A companion to SAM's larger ongoing landscape show (Bounty: American Art in an Age of Exploration), Reclaimed carries the subtitle "Nature & Place Through Contemporary Eyes." Postindustrial disenchantment follows B&B's romantic visions. "Natural" majesty has disappeared. The trees, gold, and salmon have mostly been removed; the rivers have been dammed; and here come the tourists in their air-conditioned RVs. (By way of a threshold between the two eras, SAM supplies a row of Darius Kinsey logging photos—history bisected by crosscut saw.) Dominating the Reclaimed galleries is Whiting Tennis' Bovine, a full-size pickup-bed camper made of cheap scrap wood, that also suggests the cattle of the once-open range. (Yes, that's a mournful Hank Williams tune, "Alone and Forsaken," you hear playing from within.) The surrounding photographs offer testimony to a diminished and depleted Western geography. Glenn Rudolph's black-and-white 1980s shots of the abandoned Milwaukee Railroad line across Snoqualmie Pass (now a hiking/biking trail) echo the earlier, heroic photos of Carleton Watkins and William Henry Jackson in Beauty & Bounty. The straight new iron tracks once led to 19th-century wealth and adventure; yet in Rudolph's 1986 view of the crumbled Hall Creek trestle (since rebuilt), the broken rails point wildly askew. They lead to the abyss, not destiny. BRIAN MILLER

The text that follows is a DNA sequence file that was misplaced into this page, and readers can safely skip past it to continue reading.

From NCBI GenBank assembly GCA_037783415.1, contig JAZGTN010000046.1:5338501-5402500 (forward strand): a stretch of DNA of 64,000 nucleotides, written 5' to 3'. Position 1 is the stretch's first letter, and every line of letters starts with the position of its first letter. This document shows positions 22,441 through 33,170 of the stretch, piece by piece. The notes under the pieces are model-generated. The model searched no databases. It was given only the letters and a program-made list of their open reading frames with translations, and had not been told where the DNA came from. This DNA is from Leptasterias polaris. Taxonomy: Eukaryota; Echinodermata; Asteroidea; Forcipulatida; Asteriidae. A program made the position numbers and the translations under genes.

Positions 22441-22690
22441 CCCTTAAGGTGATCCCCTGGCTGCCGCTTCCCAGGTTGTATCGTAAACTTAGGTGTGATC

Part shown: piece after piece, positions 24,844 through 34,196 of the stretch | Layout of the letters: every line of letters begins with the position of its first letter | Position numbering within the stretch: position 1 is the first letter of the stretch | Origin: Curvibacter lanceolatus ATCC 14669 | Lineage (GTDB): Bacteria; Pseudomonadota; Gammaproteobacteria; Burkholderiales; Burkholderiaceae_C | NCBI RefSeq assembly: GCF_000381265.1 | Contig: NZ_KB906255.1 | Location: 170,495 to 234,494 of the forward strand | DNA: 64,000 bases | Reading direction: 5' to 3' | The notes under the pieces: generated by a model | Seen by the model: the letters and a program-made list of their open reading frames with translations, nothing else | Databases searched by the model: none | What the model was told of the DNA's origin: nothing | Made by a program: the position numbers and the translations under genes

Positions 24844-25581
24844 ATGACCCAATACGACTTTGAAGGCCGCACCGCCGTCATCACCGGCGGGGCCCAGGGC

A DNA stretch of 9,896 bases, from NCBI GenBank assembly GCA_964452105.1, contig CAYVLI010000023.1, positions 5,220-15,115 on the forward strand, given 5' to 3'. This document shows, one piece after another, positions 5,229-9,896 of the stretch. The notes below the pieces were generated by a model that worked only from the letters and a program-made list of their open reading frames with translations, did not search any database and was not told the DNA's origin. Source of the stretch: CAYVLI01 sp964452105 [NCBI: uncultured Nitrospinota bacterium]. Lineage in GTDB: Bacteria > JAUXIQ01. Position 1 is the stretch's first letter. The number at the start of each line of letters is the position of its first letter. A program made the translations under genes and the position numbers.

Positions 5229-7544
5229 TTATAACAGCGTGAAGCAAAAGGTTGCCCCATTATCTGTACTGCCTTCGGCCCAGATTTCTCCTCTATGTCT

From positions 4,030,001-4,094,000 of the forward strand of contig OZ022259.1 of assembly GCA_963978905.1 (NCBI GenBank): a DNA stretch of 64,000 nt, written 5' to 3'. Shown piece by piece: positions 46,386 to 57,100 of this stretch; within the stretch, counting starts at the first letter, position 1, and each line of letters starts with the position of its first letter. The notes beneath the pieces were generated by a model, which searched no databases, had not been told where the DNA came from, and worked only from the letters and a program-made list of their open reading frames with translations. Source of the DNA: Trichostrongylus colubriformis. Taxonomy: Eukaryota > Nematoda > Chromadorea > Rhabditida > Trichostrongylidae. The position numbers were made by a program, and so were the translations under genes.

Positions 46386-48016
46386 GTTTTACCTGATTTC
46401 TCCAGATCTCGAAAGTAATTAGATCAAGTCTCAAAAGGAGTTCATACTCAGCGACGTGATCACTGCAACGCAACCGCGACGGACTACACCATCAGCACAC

Thursdays, Fridays, 10 a.m.-9 p.m.; Wednesdays, Saturdays, Sundays, 10 a.m.-5 p.m. Starts: July 1. Continues through Sept. 11, 2011

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